I’ll never forget October 2009. I had just returned to campus at Boston College following several months abroad in Argentina. My boyfriend from that time was making the ages-old pilgrimage to Machu Picchu – now one of the ten wonders of the world. The immense joy of that moment was instantly sapped when, days later, I received the news: he was HIV-positive.
Being more than 8,000 miles away and on the receiving end of the phone unable to give him a hug was one of the most painful moments I’ve ever experienced. I had read my friend Larry Kramer’s masterworks, Faggots and The Normal Heart, and I was well-versed in my history of the plague that demolished his generation. But it wasn’t until that very moment, when someone my own age was diagnosed with HIV, that I felt the weight of a world torn apart by HIV and AIDS.
Frank’s image could have filled the pages of any magazine. He was young and just beginning his career in government. It broke my heart knowing that this diagnosis was preventable. An act of love with a trusted partner changed his life in an instant.
At the time, Frank would have been representative of the hardest-hit population by HIV today in America: young, non-white men. To put it into perspective, 87 percent of new HIV cases among men ages 13 to 24 are among men of color.
It begs the question, why isn’t this making front page headlines? Sadly, it seems that in 2014, stigma remains rampant in America. The masses are caring less and less about a disease whose demographics are increasingly focused on people of color, people struggling with homelessness and poverty, and other marginalized populations. We constantly envision an “HIV and AIDS free world.” But if transmission rates continue to rise among youth, how is this possible?
These alarming statistics will only be reversed if we take the time to engage with youth in real ways. The abstinence-only education model failed our nation, as double-digit increases in youth HIV transmission rates make clear. To no surprise, young people have and always will have sex, and realistic sex education is necessary. However, while we can talk about behavioral issues all that we want, attitude adjustment and behavioral modification alone are incomplete and ineffective.
Structural drivers and social determinants, such as poverty, homelessness, racism, lack of access to healthcare and trauma and intimate partner violence are better predictors of the epidemic. We need to address these issues among our youth in addition to teaching them about safe sex. If we encourage youth to think about HIV/AIDS as part of a larger picture of the disparities that exist in the U.S., we will reach them in more meaningful ways than just letting them know safe sex is a good idea.
After all, why is the HIV rate higher among youth of color? Youth of color are at a higher risk for HIV even when they have fewer “risk behaviors” than white youth simply because they are more likely to be impacted by these structural barriers than white youth.
Bailey House reaches out to marginalized youth through our now expanding STARS (Success Through Accessing Rental Assistance and Support) program, the largest supportive housing program for HIV-positive youth in New York City. STARS provides stable housing to 50 formerly homeless young people, many of them LGBTQ, who are living with HIV/AIDS and struggling to overcome mental illness and/or substance abuse. We connect each individual to life-saving medical care and independent living skills training, transforming vulnerable people in crisis into stable, safe and thriving adults.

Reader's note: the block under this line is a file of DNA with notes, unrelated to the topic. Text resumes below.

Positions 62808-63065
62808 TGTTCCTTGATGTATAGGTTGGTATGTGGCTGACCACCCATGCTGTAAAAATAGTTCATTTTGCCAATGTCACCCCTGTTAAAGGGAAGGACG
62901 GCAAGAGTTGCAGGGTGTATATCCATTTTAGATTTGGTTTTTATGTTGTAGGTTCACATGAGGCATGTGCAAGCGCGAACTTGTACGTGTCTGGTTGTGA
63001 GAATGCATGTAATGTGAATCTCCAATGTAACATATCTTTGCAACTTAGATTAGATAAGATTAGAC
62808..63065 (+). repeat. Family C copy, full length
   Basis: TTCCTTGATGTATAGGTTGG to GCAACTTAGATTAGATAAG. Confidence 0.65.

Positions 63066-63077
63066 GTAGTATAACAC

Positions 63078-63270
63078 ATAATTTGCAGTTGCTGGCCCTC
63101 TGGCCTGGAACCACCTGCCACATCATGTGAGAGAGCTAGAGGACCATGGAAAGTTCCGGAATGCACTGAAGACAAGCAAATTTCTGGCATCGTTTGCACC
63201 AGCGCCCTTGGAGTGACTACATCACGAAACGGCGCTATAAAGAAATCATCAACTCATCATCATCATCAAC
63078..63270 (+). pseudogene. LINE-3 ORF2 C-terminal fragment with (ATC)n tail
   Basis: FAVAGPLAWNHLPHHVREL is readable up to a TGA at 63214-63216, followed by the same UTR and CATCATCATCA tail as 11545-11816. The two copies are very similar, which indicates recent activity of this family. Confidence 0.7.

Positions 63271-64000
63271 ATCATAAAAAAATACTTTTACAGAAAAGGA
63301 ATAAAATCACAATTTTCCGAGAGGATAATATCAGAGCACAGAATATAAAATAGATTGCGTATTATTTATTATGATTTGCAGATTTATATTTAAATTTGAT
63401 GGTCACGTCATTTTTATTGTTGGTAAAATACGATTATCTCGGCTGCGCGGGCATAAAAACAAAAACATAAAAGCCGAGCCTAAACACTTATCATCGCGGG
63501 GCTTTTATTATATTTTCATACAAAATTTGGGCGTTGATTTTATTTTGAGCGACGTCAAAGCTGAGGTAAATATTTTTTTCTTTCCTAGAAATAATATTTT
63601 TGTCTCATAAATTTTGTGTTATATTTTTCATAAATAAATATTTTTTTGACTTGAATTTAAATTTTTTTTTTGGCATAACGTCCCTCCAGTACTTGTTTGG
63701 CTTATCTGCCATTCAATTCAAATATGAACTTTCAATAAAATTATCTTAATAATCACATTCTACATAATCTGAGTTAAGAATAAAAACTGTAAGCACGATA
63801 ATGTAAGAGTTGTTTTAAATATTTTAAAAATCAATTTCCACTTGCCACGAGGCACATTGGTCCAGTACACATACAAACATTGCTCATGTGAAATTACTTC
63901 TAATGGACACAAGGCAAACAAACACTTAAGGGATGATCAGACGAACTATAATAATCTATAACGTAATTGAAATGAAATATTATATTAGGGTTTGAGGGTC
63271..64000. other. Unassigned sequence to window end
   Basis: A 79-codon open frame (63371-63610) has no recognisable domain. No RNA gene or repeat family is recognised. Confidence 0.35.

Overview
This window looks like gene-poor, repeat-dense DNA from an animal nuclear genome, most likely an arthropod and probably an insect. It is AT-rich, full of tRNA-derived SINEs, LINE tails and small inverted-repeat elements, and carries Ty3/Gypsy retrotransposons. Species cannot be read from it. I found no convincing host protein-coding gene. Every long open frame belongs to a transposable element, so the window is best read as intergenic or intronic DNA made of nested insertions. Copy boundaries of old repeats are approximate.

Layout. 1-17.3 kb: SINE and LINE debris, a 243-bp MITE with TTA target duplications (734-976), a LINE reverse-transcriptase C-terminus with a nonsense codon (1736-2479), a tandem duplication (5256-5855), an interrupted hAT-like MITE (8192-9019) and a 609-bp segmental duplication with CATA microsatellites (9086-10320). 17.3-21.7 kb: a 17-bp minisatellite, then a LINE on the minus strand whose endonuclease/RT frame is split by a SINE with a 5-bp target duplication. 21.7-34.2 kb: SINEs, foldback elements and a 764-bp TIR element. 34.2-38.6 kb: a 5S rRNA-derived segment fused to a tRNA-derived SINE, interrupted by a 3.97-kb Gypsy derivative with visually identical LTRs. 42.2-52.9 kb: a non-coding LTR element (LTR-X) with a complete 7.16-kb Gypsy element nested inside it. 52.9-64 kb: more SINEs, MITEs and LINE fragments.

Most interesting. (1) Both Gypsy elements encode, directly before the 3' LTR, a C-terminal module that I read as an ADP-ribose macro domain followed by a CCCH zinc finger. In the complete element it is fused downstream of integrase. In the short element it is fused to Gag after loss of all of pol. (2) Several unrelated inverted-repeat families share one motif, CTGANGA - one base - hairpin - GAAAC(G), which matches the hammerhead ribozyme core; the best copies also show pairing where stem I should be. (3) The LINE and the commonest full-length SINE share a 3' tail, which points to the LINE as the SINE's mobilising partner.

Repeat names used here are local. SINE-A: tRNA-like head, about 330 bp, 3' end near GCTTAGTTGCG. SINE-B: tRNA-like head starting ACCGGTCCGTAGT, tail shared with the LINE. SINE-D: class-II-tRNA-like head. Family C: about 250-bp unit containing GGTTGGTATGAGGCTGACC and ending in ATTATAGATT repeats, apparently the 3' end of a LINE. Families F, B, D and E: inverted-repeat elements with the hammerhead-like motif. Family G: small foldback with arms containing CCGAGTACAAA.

But the work doesn’t stop inside Bailey House. An HIV and AIDS-free generation won’t be realized if we aren’t recruiting a new contingent of activists, leaders and philanthropists to carry on the work my late uncle Rodger McFarlane began when he took the helm of Gay Men’s Health Crisis at a mere 27 years old.
The future starts with my generation, and that’s why I’m working with our CEO Gina Quattrochi to better include youth and young adults in the current HIV/AIDS narrative in this country. It’s time for my peers to have a more open and engaged dialogue about some of the topics we tackle on a daily basis at Bailey House: homelessness, poverty, mental health. It’s only through increased communication that the walls of stigma can truly be broken.
I believe I will see a world without HIV and AIDS in my lifetime, and I look forward to a day where National HIV and AIDS Awareness Day will be something for the history books. Small steps toward this goal can be made on an individual level. The more we empower youth, the more they will make caring decisions in regards to their health and the health of their communities. Along those lines, I leave you with these words of wisdom from the Jesuit theologian Pedro Arrupe:
“Nothing is more practical than … falling in a love in a quite absolute, final way. What you are in love with, what seizes your imagination will affect everything. It will decide what will get you out of bed in the mornings, what you will do with your evenings, how you spend your weekends, what you read, who you know, what breaks your heart, and what amazes you with joy and gratitude. Fall in love, stay in love, and it will decide everything.”
Joseph Neese is an LGBT activist and journalist, who is on the Board of Directors of Bailey House and The Tyler Clementi Foundation, where he works specifically with issues affecting youth and young adults. Joseph works in Human Resources for the NBCUniversal News Group, supporting NBC News, msnbc and CNBC. He is the nephew of the late LGBT and HIV/AIDS trailblazer Rodger McFarlane.